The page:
National Living Wage in the UK 2021
On October 27, 2021 the Chancellor Rishi Sunak undertook the final presentation of the much-awaited Autumn Budget. This budget was unique as it highlights the various measures the UK government plans to implement to revive the still bleeding economy resulting from the COVID-19 pandemic. The budget’s focus remains on supporting the countrymen for better growth opportunities, employment, and public finances.
Chancellor Sunak highlighted that the budget lays the groundwork for the country’s recovery in the post-pandemic world. One of the most prominent announcements revolves around the hike in the national living wage (NLW) and national minimum wage (NMW) rate applicable next year for UK workers.
Due to the pandemic, the public sector workforce and low-paid employees remain among the worst-impacted sections of British society. Thus, this announcement might relieve their troubles to a significant extent.
Team Initor Global UK is here to help you grasp the crucial nuances regarding the living wage rate in the UK and the revisions brought forth in the new budget.
What is the minimum wage in the UK?
As per the legal regulations, the minimum wage in the UK is coined in terms of an hourly rate. The minimum wage rate varies as per the age of the individual in Britain. There are two major categories of wages applicable in the country- the minimum wage and the national living wage.
The minimum wage rate covers individuals between the ages of 16 to 22. At the same time, the national living wage rate involves workers from the slightly elder category. It relates to the workforce of the age of 23 and above.
One must also note that the pay rate for apprentices aged 16 to 17 also differs from the remaining workers. Apprentices aged above 19 who have completed the first year of their apprenticeship also remain entitled to the minimum wage rate.
What are the prevailing minimum wage rates till March 2022?
Before the budget announcement, the minimum wage and living wage rates were revised in April 2021. As per the previous revision, the present minimum wage rates are tabulated as below.
|Age Category||Hourly wage rate (Up to March 2022)|
|National living wage earners (23+)||£8.91|
Please note that the minimum wage rate for apprentices is currently £4.30. The accommodation offset rate is £8.36. It refers to the figure the government specifies as a threshold that employers can take as the value of the provision of accommodation to their employees.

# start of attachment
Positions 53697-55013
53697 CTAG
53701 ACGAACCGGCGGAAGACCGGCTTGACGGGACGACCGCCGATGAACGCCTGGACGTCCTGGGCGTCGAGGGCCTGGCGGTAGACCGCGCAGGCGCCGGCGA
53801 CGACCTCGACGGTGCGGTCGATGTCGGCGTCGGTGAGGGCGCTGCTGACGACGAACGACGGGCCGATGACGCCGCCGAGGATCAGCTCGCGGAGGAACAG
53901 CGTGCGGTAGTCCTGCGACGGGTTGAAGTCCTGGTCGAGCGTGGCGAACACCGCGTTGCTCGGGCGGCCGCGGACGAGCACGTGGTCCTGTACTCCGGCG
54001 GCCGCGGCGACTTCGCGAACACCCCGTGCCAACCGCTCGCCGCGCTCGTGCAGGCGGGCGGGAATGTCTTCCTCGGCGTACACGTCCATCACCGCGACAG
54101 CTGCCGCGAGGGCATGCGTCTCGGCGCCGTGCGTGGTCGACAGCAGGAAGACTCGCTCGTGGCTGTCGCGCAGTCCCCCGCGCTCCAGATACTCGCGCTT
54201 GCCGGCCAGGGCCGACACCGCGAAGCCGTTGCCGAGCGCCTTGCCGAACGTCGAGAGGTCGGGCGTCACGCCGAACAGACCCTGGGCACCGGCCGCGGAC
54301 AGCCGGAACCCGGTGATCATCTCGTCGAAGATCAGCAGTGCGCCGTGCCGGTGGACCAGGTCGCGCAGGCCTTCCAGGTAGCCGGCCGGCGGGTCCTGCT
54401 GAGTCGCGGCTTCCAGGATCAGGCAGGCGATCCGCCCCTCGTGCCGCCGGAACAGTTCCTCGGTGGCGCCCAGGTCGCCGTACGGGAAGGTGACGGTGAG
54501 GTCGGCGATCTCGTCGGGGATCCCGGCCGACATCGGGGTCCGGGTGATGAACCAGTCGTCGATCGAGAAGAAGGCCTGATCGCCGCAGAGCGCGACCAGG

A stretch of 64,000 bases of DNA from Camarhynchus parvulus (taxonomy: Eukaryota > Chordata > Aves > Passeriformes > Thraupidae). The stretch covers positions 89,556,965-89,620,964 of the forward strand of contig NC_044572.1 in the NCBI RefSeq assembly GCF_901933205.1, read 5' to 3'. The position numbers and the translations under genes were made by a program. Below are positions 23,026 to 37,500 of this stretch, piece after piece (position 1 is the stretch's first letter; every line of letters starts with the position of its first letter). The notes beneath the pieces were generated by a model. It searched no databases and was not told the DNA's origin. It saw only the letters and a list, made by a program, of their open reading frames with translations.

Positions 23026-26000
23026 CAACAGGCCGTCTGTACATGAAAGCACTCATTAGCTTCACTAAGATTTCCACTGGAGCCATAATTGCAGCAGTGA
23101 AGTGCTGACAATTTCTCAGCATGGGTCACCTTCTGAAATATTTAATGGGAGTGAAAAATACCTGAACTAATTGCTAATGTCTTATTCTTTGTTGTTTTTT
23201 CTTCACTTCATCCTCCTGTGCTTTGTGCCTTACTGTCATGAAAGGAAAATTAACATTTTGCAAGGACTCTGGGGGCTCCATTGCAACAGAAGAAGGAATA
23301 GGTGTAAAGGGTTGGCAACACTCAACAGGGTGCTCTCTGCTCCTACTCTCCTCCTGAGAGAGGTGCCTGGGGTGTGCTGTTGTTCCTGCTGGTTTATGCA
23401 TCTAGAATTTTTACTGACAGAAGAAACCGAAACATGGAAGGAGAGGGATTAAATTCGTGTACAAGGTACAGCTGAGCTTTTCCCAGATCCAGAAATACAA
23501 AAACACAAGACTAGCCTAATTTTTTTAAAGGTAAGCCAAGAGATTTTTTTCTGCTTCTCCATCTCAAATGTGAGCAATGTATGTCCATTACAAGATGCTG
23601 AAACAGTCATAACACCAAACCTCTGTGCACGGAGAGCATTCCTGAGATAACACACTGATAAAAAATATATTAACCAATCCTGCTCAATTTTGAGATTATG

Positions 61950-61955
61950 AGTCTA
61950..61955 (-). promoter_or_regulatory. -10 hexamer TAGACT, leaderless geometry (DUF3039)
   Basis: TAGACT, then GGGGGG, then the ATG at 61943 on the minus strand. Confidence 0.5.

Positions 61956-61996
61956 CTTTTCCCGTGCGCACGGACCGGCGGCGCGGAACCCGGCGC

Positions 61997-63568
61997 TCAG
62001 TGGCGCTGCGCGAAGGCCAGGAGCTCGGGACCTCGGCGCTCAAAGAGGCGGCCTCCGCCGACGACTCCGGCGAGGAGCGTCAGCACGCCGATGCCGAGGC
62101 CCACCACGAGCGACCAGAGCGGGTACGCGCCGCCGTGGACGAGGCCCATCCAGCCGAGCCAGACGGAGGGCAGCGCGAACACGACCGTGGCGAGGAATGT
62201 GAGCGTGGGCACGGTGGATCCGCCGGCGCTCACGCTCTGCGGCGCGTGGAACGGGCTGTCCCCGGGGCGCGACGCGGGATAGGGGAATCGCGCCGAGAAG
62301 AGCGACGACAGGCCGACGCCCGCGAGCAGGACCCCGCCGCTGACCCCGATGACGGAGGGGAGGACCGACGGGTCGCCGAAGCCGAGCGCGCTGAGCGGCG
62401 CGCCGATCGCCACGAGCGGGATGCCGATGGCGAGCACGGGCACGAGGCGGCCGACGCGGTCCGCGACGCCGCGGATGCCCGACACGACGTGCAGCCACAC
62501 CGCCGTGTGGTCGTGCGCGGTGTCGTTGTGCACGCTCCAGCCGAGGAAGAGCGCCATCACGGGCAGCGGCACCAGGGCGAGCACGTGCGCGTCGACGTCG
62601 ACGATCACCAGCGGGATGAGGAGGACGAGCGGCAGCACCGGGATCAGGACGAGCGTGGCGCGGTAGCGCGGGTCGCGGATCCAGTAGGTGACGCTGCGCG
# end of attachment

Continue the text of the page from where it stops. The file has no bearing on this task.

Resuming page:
What are the revised minimum wage rates from April 2022?
The current autumn budget and spending review aim to back the living standards of the several low-paid employees across the United Kingdom. Overall, a hike of 6.6 percent is anticipated in the national living wage rates starting from April 2022. The young workforce, including apprentices in the country, will also benefit from an increased minimum wage rate.
As per the suggestions offered by an autonomous Low Pay Commission, the UK administration shall raise the national living wage to £9.5 per hour. The hourly wage rates applicable to the workforce in the different age categories shall revise respectively by the following percentages.
– For the workers in the age category of 16 to 17, there is a 4.1 percent raise
– Similarly, for the workers in the age category of 18 to 20, there shall also be a 4.1 percent raise
– For the workers in the age category of 21 to 22 years, there is a declaration of a 9.8 percent increase
– For apprentices working in the UK, there is an 11.9 percent surge in the hourly rate
– Lastly, the national living wage rises by 6.6 percent per hour.
The accommodation offset rate has also increased. As a result, there is also a 4.1 percent rise in the offset rate.
Let us get a summary of the revised rates for national living and national minimum wages.
|Age Category||Revised hourly wage rate|
|23 years and above||£9.50|
The accommodation offset rate is increased to £8.7 per hour.
What is the expected effect of the NLW and NMW increase for the workers?
The increase in the national living wage shall allow full-time minimum wage workers to earn an additional £1000 annually. Also, since the initiation of the national living wage in 2016, the overall annual pay rise sums up to £5000.
It is anticipated that the NLW and NMW raise shall vastly advantage the female population in the UK as they are more likely to get paid as per the minimum rates. The government has also lowered the taper rate applicable to Universal Credit users to 55 percent, with effect from December 1, 2021.
Thus, households dependent on such Universal Credit can retain more amount of what they receive. All and all, the low-income groups can gain increased assistance from these welfare initiatives. This move will improve the lives of over 1.9 million Brits in the future.
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